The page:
What Happens When Newspapers Finally Die and the Internet Reaches Capacity?

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I needed to get some information from one of my past blogs and during a Google search turned up an essay that had been done by Assistant Professor Beth Garfrerick from the University of Alabama on how social information was distributed through the ages. I read a lot of small town newspapers from the past on a daily basis to try and get bits of information to piece local Carleton Place history together. Contrary to what some believe, it takes hours and sometimes days to get something interesting enough to entice readers. I refuse to document boring stuff; I want to do stories that are not your run of the mill.

A lot of my information comes from what Garfrerick calls “Ploggers”. Those were the local “newspaper print loggers” who played an important role in recording births, deaths and everyday happenings. If these were not online I could not write these blogs. The Almonte Gazette is online, and so are most city newspapers, but the Carleton Place Canadian/ Herald is not (there are files at our local library however). I rely a lot on the Carleton Place Herald social columns that were printed by other larger papers. This is not only the Ottawa Journal, as I also get a great deal from the Winnipeg Free Press as Carleton Place was a railroad town, and some folks moved out west.

I was pleased as punch that Professor Beth Garfrerick  quoted me from a story I wrote on page 12 of her essay:

“Others disagree. Canadian blogger Linda Seccaspina, posting July 10, 2012, on the zoomers.ca blog, believes that small-town newspapers continue to publish the news that most residents of those communities want to read. In * “I’ve Got a Secret – Small Town Newspapers,” she wrote, “Who does not want to know who got arrested at the local watering-hole or whose lawn-ornaments are missing that week? Even though large newspapers are losing money the local weekly small-town newspapers still manage to survive. Why? Because the local population depends on their weekly words and supports them.”

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We still do depend on weekly words, but sad to say our newspapers have grown smaller, and they are burdened with excessive, but much needed advertising for their revenue.  Afternoon newspapers began to plunge as television grew and people could get their information faster watching the local news than reading a newspaper. If television was a blow then the internet was the nail in the coffin as people want their news now– not tomorrow.  If I can write two stories last week that attracted close to 17,000 readers in less than 36 hours how does a newspaper compete? If you can get the news for free, there is no need to pay for a newspaper subscription any longer.  Free listings on Craigslist and Kijiji also began to eat away at the want ads revenues. Instead of trying to entice readers back with new features, and columns, newspapers laid people off and got smaller.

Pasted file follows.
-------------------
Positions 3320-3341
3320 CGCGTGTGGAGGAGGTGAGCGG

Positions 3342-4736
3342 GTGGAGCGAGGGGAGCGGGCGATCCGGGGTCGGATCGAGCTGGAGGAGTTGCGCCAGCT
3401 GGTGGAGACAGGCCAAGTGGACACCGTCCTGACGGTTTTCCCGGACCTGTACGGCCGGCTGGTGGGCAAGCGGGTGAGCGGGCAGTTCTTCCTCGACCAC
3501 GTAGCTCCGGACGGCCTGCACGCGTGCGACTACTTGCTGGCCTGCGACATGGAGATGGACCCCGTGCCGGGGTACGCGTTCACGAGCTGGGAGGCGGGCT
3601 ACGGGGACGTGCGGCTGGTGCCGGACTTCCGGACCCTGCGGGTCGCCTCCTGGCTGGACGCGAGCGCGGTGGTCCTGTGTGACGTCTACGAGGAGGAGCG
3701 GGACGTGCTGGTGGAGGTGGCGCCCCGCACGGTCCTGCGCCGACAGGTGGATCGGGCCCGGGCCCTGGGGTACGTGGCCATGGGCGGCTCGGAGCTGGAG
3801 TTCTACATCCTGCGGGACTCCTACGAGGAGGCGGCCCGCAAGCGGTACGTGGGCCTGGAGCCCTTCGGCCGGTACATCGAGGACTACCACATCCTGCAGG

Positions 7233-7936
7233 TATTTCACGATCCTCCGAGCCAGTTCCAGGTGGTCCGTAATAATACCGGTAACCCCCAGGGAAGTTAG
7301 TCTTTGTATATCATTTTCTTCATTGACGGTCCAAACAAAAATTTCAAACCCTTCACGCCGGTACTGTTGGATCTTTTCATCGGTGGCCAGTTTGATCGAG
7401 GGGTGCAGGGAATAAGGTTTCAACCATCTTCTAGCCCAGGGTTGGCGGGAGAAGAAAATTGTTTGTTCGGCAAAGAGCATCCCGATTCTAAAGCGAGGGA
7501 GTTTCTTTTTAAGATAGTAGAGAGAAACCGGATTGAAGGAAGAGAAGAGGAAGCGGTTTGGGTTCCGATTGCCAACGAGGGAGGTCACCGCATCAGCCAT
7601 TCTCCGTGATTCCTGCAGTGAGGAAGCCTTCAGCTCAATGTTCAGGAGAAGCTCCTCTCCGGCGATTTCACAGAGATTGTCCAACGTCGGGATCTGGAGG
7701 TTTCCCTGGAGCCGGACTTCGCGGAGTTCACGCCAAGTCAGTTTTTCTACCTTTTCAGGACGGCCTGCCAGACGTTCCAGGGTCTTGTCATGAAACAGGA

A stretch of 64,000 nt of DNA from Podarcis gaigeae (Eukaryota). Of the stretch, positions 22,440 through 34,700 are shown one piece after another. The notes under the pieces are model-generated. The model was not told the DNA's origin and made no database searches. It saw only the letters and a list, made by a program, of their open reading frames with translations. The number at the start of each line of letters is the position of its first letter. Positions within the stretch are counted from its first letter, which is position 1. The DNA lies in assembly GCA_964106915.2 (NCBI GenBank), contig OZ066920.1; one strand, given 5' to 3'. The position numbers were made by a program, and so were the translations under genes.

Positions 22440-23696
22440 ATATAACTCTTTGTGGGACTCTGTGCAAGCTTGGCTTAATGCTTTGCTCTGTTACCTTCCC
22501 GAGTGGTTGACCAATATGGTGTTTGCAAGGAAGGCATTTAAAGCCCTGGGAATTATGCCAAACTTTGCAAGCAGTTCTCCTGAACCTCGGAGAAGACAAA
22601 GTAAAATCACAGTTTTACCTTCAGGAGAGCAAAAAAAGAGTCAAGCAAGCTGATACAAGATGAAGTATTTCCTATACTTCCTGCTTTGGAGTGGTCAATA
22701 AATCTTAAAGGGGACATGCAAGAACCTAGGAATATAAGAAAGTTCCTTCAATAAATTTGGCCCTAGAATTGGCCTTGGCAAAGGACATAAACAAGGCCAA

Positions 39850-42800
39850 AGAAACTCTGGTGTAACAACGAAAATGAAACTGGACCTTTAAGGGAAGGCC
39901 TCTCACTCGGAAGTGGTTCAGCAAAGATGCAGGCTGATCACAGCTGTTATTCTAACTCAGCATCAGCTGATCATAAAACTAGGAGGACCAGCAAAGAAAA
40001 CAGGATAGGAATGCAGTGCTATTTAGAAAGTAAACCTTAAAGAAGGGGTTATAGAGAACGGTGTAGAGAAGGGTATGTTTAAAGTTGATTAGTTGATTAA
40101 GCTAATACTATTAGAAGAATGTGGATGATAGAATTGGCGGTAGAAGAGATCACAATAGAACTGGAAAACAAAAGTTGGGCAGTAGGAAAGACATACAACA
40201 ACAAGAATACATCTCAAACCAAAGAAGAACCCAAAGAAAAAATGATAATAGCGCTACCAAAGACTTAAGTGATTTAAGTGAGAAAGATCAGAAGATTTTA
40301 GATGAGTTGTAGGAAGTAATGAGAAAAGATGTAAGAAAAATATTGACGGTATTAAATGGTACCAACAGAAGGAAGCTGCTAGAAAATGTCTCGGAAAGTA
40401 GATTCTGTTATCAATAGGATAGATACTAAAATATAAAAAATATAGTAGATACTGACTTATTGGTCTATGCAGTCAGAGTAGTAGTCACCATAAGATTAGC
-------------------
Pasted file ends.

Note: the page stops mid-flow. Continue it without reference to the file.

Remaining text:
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So what happens now? We no longer keep photo albums up to date as they are all stored on our cameras and cell phones. Will Facebook keep a backlog of all our social back and forths? I can tell you I blogged for years on Open Salon (division of Salon.com) and once they closed down this year try and find anything I wrote years ago. A real prime example is the Library of Congress’s huge Twitter Archive fail.

So am I recording all this local history online for nothing? I wrote one book about Carleton Place local history and going to do another one in the next few months as I fear for words being lost. You can say what you want about the internet, but words can disappear in a moments notice.  There just isn’t enough bandwith. Hopefully, somewhere down the road someone might find a copy of one of my books in some old trunk and remember. With the decline in newspaper readership and not enough bandwith how do we keep things things alive– just for history’s sake.

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*The article Garfrerick spoke about that I wrote was I’ve got a Secret Newspaper – Thankfully I got the words over here fast enough before Open Salon closed- but all the pictures are lost. If you notice the last social ad- there is a mention of the Dominion Springs. That is how we put together the location. If it had not been for the social columns of the newspapers all would be lost.

Buy Linda Secaspina’s Books— Flashbacks of Little Miss Flash Cadilac– Tilting the Kilt-Vintage Whispers of Carleton Place and 4 others on Amazon or Amazon Canada or Wisteria at 62 Bridge Street in Carleton Place

About lindaseccaspina

Before she laid her fingers to a keyboard, Linda was a fashion designer, and then owned the eclectic store Flash Cadilac and Savannah Devilles in Ottawa on Rideau Street from 1976-1996. She also did clothing for various media and worked on “You Can’t do that on Television”. After writing for years about things that she cared about or pissed her off on American media she finally found her calling. She is a weekly columnist for the Sherbrooke Record and documents history every single day and has over 6500 blogs about Lanark County and Ottawa and an enormous weekly readership. Linda has published six books and is in her 4th year as a town councillor for Carleton Place. She believes in community and promoting business owners because she believes she can, so she does.

6 responses »

  1. Interesting article and a little frightening as I just finished cataloging a couple of generations of family history! I have to beg my daughter to send “real” pictures of my granddaughter because my mom doesn’t do “on-line.”

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